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Aldermen balk at IG’s request for council employees’ time sheets

City Legislative Inspector General Faisal Khan his Chicago office.  |  Richard A. Chapman~Sun-Times

City Legislative Inspector General Faisal Khan in his Chicago office. | Richard A. Chapman~Sun-Times

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Updated: December 20, 2012 6:15AM



Chicago aldermen are accusing their handpicked inspector general of overstepping his limited authority — and going fishing — with a demand for time sheets for all full- and part-time City Council employees dating back to November 2010.

The surprise request from Legislative Inspector General Faisal Khan — whose annual budget was recently increased to $354,000 — stunned and infuriated aldermen, some of whom are talking about clipping Khan’s wings or eliminating his position altogether.

Khan could not be reached for comment to explain the time-sheet request he made last month. Over the years, aldermen and committee chairmen have been accused of padding their payrolls with relatives, friends and political allies and of the hiring equivalent of “wife-swapping”: placing each other’s spouses and relatives on each other’s payrolls.

Some aldermen are so incensed about the time-sheet request that they’ve confronted Khan and demanded an explanation. Others are going through the motions to comply with his request. Even more have chosen to ignore it and dare Khan to use his subpoena powers if he thinks he has a case to justify a subpoena.

The ordinance that created the legislative inspector general does not empower Khan to conduct audits.

In order to investigate Chicago aldermen, their staff members and committee employees, Khan needs a signed and sworn complaint and prior authorization from the city’s Board of Ethics or sign-off from the City Council’s Rules Committee to investigate an anonymous tip.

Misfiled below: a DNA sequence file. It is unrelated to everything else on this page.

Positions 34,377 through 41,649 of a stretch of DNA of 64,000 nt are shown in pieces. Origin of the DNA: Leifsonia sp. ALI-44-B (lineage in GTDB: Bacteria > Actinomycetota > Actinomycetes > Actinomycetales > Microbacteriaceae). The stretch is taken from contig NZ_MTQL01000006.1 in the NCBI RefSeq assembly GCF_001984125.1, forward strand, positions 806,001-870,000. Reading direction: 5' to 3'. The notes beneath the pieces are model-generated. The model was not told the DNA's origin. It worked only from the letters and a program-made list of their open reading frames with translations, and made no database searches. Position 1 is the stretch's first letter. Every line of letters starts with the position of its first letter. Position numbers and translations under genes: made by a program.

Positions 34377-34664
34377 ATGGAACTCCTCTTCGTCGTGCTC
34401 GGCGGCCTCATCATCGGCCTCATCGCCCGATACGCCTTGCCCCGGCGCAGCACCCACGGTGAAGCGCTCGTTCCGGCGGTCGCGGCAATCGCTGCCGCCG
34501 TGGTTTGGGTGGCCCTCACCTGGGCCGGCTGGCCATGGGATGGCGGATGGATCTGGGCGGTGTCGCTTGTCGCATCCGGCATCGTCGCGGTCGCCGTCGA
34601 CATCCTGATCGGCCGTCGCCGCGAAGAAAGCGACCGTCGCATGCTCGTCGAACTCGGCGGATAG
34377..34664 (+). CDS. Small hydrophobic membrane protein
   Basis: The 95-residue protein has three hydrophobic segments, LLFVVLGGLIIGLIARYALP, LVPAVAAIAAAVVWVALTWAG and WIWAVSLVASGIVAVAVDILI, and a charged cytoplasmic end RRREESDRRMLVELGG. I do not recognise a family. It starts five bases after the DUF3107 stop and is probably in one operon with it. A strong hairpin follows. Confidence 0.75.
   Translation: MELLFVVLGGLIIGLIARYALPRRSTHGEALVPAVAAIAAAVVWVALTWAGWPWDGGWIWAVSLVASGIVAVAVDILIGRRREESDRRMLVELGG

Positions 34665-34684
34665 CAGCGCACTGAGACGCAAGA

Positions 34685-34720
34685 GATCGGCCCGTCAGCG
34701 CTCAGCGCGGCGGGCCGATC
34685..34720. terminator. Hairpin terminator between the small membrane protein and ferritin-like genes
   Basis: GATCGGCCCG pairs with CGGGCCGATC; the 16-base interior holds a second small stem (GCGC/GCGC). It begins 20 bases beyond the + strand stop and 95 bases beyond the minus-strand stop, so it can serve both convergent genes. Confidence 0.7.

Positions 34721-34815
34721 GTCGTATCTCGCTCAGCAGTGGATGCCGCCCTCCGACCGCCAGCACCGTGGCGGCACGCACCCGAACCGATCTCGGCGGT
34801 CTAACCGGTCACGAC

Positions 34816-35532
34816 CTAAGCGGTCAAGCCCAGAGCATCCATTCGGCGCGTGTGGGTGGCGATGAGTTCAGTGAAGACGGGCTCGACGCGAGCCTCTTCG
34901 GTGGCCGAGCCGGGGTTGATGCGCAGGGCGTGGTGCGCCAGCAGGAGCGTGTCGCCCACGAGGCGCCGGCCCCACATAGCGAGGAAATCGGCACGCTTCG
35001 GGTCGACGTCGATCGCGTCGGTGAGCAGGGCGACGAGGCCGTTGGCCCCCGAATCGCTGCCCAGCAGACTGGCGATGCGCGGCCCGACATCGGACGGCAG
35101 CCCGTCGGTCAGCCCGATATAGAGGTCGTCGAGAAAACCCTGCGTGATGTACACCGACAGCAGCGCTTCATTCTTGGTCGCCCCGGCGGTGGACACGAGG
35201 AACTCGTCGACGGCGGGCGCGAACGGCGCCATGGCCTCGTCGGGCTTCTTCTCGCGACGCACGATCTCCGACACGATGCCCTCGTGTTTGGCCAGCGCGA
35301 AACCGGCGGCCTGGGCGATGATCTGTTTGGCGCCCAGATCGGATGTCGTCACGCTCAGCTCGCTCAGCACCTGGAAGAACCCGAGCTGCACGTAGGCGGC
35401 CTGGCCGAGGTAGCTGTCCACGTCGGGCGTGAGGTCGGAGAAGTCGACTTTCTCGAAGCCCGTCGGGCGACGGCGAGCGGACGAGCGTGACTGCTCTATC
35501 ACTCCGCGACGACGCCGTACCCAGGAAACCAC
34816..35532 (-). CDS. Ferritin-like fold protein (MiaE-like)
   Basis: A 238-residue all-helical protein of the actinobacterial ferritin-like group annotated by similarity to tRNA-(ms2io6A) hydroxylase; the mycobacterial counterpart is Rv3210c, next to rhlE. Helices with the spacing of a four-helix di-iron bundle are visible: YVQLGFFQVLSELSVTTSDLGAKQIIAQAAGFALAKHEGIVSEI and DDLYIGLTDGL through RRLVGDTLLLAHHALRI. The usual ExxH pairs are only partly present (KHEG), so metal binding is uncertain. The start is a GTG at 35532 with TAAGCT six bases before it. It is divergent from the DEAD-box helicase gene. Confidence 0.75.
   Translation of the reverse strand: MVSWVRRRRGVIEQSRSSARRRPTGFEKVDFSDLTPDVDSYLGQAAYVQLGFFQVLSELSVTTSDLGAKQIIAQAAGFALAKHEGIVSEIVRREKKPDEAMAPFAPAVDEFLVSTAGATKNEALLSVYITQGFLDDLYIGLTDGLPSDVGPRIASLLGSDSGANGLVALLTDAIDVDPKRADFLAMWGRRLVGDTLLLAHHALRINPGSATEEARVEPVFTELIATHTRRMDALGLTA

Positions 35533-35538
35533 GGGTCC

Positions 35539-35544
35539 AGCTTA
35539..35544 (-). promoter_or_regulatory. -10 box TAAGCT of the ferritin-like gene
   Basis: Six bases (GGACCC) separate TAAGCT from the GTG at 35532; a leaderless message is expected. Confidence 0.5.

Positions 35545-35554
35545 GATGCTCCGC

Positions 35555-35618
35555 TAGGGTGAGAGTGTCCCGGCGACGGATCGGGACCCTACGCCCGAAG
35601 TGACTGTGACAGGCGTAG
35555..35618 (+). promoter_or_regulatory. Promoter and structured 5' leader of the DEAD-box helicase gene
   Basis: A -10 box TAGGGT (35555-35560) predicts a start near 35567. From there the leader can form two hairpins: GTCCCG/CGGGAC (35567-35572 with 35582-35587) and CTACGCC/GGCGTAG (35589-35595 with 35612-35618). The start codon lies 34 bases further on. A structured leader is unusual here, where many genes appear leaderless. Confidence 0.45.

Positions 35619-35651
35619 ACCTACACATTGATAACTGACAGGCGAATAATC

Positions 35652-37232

“This is beyond the scope of his authority. He’s overstepping his bounds. He’s going too far. This is not what he was placed there to do,” said Ald. Roderick Sawyer (6th), an attorney. “A lot of aldermen are upset or at least confused about what he’s trying to do. We don’t think this is based on any verified complaint. This is just him fishing or making busy work. If he has an investigation, tell us what it is. If not, collect your check and get out of the way. I don’t see that includes asking for time sheets unless he has a verified complaint.”

Sawyer noted that a $94,000 amendment to Mayor Rahm Emanuel’s 2013 budget increased Khan’s annual budget to $354,000 a year. That’s $294,000 a year more than originally anticipated.

In addition, Emanuel has proposed another round of ethics reforms that would expand Khan’s authority.

He would be empowered to settle cases to speed investigations, initiate his own written complaints and accept “written anonymous complaints” against aldermen and City Council employees.

“The aldermen I talked to don’t want to give him any more power. In fact, aldermen are talking about curtailing his power — possibly by eliminating his position,” Sawyer said.

Another alderman, who asked to remain anonymous, branded Khan a “paper tiger who thinks he has teeth. . . . If the ordinance that empowers him doesn’t give him the right to do something, what’s he doing? It’ll come to loggerheads at some point.” Two years ago, aldermen balked at then-Mayor Richard M. Daley’s plan to give the city’s Inspector General Joe Ferguson to the power to investigate aldermen.

Instead, they created their own inspector general and waited eighteen months — until after the February 2011 aldermanic election — to fill the job.

A year ago, they settled on Khan, a former New York City inspector general, and gave him a $60,000-a-year budget, no staff and investigative ground rules that pretty well tied his hands.

In order to investigate Chicago aldermen, their staff members and committee employees, Khan either needs either a signed and sworn complaint and prior authorization from a Board of Ethics with a do-nothing track record or a sign-off from the City Council’s Rules Committee to investigate an anonymous tip.

The ordinance also includes a two-year statute of limitations, a requirement that investigative subjects be notified within seven days and allows the Board of Ethics to serve as judge and jury after the fact.

At the time, Ald. Joe Moore (49th) warned that Khan would “end up being window dressing” no matter how much “integrity and independence” he may have.

Since then, the legislative IG has seen his annual budget rise to $260,000 for this year and $354,000 for 2013.



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